CHICAGO (CBS) — Crumbling ceilings in the bathrooms. Standing water and leaky ceiling tiles.

It’s not a condemned building. Children are going to school there. Parents whose kids attend George Washington Elementary School said the school is in such bad shape, it’s making some of their children sick.

Candis and Matt Spencer have two sons at George Washington Elementary School: Cameron, 12, and Tyler, six. After school, there’s homework and headaches.

“The poor kid needs to come home and he has to  sleep it off. And he’ll sleep about three hours,” said Candis Spencer. “And this happens about four to five times a week.”

The Spencers said the headaches only happen after their younger son has been at school. Many parents have the same complaint.

The parents blame the ailments on mold and other poor conditions at the school – a leaky roof, floors separating from the walls as well as heating and air conditioning problems.

“Every single spring the air-conditioning goes out. And the children are stuck in classrooms that are about 90 degrees,” said Spencer.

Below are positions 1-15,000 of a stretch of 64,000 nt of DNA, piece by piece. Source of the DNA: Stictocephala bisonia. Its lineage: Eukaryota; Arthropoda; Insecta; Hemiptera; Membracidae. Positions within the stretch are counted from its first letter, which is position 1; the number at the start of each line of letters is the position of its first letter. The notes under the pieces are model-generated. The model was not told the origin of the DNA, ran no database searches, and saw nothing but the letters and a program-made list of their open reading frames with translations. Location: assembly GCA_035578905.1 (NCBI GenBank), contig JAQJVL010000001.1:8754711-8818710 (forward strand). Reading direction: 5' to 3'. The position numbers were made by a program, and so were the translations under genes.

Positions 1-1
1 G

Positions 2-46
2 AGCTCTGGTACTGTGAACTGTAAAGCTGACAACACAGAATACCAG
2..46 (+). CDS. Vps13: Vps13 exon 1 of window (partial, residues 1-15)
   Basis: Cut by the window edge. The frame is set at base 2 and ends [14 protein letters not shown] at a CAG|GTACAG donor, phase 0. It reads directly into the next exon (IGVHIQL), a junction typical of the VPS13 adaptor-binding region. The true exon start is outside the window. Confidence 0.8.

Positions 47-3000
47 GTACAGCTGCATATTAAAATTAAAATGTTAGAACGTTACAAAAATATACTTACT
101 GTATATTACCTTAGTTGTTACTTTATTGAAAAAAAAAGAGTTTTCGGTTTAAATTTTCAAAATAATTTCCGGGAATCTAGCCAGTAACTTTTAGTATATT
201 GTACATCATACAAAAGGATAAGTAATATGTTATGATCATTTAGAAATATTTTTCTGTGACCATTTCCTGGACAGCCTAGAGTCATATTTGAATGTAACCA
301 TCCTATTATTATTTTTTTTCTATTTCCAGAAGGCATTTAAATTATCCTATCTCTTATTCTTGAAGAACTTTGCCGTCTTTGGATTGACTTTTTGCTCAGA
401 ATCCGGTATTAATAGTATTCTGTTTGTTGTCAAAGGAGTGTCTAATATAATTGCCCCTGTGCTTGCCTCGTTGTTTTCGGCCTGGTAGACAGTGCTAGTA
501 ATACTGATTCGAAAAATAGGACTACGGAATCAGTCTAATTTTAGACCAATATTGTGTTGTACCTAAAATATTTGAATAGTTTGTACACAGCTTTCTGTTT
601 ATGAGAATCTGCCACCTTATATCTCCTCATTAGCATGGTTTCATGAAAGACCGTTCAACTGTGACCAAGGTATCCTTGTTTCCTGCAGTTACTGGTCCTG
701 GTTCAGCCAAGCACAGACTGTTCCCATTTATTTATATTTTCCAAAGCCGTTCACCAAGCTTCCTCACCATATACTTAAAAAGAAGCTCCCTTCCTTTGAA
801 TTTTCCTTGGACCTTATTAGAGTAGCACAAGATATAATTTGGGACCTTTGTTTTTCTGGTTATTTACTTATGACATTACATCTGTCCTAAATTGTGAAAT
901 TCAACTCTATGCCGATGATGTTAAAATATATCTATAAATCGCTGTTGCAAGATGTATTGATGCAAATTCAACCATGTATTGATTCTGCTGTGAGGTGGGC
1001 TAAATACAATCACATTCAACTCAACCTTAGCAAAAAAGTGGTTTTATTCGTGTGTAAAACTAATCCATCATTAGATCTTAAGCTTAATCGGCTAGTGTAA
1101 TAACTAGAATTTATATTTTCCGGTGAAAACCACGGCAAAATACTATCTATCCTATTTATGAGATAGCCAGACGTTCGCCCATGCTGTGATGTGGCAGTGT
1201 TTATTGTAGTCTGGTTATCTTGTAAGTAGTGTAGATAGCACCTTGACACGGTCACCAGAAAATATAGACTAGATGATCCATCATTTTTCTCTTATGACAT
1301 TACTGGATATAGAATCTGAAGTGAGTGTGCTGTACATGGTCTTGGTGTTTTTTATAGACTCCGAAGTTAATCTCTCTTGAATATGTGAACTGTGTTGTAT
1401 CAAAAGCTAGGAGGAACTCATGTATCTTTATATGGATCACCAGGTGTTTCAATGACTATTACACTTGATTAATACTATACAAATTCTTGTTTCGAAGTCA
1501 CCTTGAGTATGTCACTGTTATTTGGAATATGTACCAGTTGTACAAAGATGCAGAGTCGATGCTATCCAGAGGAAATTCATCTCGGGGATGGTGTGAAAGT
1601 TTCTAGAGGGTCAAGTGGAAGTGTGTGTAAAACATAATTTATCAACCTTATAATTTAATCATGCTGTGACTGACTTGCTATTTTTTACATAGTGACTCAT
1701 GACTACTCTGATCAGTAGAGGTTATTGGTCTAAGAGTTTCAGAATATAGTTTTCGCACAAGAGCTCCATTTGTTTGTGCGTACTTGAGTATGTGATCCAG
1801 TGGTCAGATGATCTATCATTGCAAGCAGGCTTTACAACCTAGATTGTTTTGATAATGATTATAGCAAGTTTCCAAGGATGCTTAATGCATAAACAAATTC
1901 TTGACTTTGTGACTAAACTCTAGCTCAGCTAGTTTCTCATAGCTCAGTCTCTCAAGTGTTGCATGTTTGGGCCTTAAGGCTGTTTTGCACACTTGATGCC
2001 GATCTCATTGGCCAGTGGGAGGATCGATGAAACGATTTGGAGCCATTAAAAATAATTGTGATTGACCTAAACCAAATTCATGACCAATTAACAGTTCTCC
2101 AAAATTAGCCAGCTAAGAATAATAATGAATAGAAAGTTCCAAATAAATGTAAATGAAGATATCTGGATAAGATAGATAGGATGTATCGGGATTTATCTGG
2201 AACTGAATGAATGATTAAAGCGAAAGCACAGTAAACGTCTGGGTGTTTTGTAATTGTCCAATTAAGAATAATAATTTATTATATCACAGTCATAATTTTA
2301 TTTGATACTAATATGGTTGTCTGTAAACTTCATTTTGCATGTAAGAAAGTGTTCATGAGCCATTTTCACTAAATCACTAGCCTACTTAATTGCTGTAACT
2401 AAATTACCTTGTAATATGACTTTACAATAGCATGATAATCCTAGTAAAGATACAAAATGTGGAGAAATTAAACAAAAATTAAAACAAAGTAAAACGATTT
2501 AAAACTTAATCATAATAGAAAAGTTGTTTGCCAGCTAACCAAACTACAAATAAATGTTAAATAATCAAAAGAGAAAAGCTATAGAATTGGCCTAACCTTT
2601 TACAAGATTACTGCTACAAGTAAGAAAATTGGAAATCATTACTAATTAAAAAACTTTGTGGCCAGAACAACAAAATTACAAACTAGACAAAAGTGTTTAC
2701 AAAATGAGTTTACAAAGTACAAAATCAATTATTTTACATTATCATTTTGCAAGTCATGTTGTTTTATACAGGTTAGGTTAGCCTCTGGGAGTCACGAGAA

Simply put, the school, they insist, is falling apart. And pleas to the Chicago Board of Education, they said, are not adequately answered.

“About half of them go on answered. And when we do get them answered we’re told they are working on it and it will get fixed. What they do is they do band-aids,” Candice Spencer said.

According to the the capital budget for George Washington, just under $36,000 went for various work in 2018. When looking at CPS data, some schools got hundreds of thousands of dollars.

“We’re just asking for a simple fixes to make sure that our kids are in a comfortable enough environment to learn,” said Matt Spencer.

For Washington Elementary Ald. Susan Sadlowski Garza (10th) sees only one solution.

“Our long-term goal is we need a new school,” she said.

In a statement, CPS said:

“Improving school facilities and addressing pressing needs to ensure students have a safe learning environment is a district priority, which is why we are evaluating options to conduct additional site improvements to the school. While we work with the school community to determine the best course of action, the district will continue to address pressing needs to ensure students have a safe learning environment.”